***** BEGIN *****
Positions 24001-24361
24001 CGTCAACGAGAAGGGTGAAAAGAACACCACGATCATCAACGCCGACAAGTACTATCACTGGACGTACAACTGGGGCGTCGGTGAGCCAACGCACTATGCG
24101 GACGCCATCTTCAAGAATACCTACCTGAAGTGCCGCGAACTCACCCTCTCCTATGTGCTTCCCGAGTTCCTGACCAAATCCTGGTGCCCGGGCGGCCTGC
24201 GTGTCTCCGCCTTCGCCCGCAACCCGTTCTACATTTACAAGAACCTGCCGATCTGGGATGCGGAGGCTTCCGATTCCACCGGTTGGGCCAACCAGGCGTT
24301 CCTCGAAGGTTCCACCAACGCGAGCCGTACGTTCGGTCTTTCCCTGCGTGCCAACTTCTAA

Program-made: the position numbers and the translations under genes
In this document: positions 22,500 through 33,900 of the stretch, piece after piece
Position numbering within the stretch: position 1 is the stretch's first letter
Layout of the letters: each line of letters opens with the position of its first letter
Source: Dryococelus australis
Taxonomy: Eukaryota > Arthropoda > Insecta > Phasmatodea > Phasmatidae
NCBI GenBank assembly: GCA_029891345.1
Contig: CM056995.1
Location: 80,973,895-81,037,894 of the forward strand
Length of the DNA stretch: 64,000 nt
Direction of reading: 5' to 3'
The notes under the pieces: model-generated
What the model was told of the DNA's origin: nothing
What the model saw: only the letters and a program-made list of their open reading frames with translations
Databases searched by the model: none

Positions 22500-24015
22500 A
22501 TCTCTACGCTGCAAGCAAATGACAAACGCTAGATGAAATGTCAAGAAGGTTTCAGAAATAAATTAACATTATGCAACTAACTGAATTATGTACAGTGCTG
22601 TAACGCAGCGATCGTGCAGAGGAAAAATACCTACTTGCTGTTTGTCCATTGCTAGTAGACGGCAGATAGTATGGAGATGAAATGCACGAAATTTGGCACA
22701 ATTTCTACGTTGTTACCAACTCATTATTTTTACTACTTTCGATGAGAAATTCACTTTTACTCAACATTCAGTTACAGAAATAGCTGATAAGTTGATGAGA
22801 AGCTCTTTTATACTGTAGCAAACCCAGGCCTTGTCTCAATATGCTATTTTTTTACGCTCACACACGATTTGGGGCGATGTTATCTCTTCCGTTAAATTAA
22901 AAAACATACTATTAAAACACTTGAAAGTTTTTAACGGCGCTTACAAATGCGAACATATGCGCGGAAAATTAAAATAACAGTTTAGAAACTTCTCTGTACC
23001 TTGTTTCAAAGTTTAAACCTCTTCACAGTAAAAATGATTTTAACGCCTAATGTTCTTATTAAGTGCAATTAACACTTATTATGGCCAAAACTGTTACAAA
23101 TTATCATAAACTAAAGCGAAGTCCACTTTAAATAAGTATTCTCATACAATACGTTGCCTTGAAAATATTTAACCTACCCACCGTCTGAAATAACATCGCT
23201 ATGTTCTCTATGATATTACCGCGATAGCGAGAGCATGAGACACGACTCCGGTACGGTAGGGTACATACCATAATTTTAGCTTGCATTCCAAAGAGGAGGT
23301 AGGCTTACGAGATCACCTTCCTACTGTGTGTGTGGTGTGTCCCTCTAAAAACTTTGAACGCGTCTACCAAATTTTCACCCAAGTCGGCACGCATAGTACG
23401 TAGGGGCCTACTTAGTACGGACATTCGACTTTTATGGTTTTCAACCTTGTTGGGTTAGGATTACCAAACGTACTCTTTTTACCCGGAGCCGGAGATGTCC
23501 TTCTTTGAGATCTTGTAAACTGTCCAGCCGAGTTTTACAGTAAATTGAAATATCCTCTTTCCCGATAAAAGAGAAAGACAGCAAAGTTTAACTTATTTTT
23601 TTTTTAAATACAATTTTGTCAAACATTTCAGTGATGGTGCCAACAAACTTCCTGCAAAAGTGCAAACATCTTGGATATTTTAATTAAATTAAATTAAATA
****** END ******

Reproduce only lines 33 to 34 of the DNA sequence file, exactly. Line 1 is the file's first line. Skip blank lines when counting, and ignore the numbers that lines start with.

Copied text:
23501 TTCTTTGAGATCTTGTAAACTGTCCAGCCGAGTTTTACAGTAAATTGAAATATCCTCTTTCCCGATAAAAGAGAAAGACAGCAAAGTTTAACTTATTTTT
23601 TTTTTAAATACAATTTTGTCAAACATTTCAGTGATGGTGCCAACAAACTTCCTGCAAAAGTGCAAACATCTTGGATATTTTAATTAAATTAAATTAAATA